Collective punishment and reward are usually regarded as two potential mechanisms to explain the evolution of cooperation. Both scenarios, however, seem problematic to understand cooperative behavior, because they can raise the second-order free-rider problem and many organisms are not able to discriminate less cooperating individuals.
Even though they have been proved to increase cooperation, there has been a debate about which one being more effective. To address this issue, researchers resort to the N-player evolutionary snowdrift game (NESG), where a collective punishment/reward mechanism is added by allowing some players to display punishment/reward towards all remaining players.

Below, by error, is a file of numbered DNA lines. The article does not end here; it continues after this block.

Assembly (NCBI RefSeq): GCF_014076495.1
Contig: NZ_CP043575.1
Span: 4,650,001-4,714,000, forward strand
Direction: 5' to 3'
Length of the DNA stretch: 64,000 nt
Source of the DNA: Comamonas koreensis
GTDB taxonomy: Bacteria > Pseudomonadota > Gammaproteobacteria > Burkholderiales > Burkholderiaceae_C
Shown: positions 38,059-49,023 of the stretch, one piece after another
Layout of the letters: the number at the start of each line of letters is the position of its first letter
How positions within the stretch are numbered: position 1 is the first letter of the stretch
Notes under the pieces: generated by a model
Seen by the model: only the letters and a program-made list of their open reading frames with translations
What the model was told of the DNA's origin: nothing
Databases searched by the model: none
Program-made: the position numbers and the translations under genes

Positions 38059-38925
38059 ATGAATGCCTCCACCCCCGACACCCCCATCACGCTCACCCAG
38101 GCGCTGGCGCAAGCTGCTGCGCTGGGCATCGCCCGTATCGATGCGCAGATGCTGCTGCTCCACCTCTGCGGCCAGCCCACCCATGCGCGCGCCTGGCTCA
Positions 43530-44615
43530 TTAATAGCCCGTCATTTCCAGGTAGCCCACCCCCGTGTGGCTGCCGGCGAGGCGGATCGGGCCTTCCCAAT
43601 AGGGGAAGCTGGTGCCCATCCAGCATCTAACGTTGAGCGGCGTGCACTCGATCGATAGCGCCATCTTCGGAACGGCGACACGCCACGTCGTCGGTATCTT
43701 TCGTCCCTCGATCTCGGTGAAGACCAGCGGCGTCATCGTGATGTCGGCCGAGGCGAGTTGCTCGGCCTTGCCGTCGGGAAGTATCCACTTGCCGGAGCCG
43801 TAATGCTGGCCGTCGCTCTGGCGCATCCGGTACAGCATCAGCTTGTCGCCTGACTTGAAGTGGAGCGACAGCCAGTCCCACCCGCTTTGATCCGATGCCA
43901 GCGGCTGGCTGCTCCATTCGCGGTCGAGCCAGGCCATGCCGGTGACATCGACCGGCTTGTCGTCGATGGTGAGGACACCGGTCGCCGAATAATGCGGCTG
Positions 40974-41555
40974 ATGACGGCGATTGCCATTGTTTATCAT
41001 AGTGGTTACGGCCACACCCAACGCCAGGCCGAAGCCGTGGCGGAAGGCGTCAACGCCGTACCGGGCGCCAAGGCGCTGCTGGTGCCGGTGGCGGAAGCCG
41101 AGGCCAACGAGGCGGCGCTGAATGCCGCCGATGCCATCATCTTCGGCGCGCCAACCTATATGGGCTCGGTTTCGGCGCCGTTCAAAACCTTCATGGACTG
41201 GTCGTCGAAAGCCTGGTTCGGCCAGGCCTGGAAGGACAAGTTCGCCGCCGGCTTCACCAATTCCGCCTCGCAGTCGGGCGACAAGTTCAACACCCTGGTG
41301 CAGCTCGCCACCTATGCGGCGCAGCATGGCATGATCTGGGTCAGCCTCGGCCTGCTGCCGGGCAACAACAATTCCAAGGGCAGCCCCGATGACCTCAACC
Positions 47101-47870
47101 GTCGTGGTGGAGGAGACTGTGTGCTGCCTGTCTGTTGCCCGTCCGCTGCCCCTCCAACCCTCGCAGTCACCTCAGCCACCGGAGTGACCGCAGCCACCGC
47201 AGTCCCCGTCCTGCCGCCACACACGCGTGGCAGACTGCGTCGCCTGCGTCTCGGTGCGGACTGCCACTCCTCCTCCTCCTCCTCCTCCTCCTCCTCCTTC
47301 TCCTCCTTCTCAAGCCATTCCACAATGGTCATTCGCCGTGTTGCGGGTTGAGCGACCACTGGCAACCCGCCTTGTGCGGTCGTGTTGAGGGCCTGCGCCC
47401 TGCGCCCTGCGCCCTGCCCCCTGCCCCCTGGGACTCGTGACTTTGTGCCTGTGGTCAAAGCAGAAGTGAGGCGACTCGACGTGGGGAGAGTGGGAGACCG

By means of numerous simulations and analyses, authors find that collective punishment is more effective in promoting cooperation for a relatively high initial frequency of cooperation or for a relatively small group.
When the intensity of punishment exceeds a certain threshold, a stable state of full cooperation emerges for both small and large groups.
In contrast, such state does not appear for large groups playing a NESG with reward mechanism. In the case of mutualistic interactions, finally, the results show the new payoff with collective punishment/reward can lead to the coexistence of cooperators and defectors when discrimination between these two is not possible.